If there's one thing that Apple (NASDAQ:AAPL) hates, it's inventory. CEO Tim Cook has long voiced his belief that inventory is evil, comparing it to running a dairy business where products spoil quickly. The latest rumor on Apple supply chain happenings is that the Mac maker is running into a bit of an inventory problem with components. Is this cause for concern?
DIGITIMES is reporting that component shipments related to the new iMacs saw a big drop in February, with March shipments expected to similarly be below January levels. This comes even as Apple is reporting now overcoming manufacturing challenges with the redesigned all-in-one desktop and domestic Mac shipments are estimated to have jumped 31% in January.
Like other supply chain rumors, any single data point should be taken with an entire salt shaker. Apple may very likely have plenty of iMac components sitting around while overall assembly is bottlenecked by the laminated display process. Only recently has Apple seemed to have cleared these manufacturing hurdles. Just days ago, shipping times on the iMac were being quoted in weeks. Those shipping times rather suddenly dropped to one to three days and now new orders for standard configurations ship within 24 hours. Those are positive for Mac units this quarter, especially following the disappointing Mac figure last quarter.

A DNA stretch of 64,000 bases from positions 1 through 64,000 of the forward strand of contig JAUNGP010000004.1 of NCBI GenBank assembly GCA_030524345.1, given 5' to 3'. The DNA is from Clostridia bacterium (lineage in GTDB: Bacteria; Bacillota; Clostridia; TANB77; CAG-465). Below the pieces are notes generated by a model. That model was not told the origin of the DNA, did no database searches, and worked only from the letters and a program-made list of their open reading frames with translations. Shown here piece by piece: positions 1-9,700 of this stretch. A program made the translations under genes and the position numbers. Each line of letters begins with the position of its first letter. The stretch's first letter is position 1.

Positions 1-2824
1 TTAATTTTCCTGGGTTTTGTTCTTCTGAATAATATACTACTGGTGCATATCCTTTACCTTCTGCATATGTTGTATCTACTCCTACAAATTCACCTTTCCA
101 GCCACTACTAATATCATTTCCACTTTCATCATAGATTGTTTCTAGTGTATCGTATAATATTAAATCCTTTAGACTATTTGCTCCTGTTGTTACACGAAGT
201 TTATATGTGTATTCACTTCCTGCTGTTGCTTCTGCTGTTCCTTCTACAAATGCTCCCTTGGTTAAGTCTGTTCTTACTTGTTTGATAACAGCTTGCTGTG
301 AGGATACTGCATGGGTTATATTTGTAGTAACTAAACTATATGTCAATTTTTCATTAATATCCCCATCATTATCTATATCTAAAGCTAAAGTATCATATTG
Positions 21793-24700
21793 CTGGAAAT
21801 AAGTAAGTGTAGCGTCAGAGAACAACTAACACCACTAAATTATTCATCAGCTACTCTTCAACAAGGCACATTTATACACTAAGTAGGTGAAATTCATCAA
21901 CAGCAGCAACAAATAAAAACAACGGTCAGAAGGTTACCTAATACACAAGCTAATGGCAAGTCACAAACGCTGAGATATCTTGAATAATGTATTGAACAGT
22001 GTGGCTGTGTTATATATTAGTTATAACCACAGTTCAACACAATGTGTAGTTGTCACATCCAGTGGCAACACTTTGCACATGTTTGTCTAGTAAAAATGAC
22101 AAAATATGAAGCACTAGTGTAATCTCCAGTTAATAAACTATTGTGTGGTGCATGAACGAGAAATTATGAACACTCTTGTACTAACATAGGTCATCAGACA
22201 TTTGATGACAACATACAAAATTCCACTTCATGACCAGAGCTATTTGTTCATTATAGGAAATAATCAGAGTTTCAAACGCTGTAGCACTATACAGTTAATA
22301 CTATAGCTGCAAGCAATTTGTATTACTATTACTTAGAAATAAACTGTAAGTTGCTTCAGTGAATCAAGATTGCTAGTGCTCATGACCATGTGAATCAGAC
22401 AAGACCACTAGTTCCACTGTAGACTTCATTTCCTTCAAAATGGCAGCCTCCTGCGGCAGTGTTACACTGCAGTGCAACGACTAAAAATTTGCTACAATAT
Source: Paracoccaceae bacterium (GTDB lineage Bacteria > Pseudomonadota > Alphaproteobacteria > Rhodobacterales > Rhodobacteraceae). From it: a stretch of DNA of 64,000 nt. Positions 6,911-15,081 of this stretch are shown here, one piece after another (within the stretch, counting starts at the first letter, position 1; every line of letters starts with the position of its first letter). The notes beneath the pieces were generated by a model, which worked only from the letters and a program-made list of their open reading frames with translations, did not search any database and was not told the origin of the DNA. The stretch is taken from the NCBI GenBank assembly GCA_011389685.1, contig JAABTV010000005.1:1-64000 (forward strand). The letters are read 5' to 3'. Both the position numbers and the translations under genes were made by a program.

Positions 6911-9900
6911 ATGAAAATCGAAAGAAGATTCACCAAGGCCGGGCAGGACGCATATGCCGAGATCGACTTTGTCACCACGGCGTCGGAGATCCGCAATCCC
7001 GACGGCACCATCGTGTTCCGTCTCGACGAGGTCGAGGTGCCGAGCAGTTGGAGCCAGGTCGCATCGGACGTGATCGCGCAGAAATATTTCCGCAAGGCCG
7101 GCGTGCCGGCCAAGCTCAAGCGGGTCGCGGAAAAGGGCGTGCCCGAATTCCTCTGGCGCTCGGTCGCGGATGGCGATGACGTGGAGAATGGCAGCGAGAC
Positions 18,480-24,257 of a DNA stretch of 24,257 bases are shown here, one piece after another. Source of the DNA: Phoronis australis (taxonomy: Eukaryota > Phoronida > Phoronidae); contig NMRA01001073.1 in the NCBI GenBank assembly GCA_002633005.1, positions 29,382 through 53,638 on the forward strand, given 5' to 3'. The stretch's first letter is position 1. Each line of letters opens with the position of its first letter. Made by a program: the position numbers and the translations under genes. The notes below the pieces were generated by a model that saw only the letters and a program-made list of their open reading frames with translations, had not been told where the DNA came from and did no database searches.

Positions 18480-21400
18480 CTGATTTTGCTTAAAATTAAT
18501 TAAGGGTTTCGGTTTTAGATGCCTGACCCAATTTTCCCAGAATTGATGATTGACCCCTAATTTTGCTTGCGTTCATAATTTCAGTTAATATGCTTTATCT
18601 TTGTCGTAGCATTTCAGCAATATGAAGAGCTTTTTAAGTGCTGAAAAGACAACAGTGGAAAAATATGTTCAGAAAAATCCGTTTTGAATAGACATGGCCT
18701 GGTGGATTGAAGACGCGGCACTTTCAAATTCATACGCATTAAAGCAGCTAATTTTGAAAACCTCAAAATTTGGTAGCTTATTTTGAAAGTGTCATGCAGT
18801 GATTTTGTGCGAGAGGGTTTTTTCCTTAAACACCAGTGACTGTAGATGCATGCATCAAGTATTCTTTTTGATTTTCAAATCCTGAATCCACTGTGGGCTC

Apple frequently makes hefty component prepayments to secure supply and only utilizes these prepayments when it needs to. For reference, Apple closed out 2012 with $3.9 billion of inventory component prepayments outstanding after utilizing $323 million worth of them during the quarter.
The fact still stands that Apple's actual inventory management (not components) is unrivaled, which you can see from its incredibly high inventory turnover of 71.1. Compare that to PC rivals like Hewlett-Packard, whose inventory turnover is just 13.4. Apple may have extra components idling by, but all that matters is that iMac shipments are on the rise.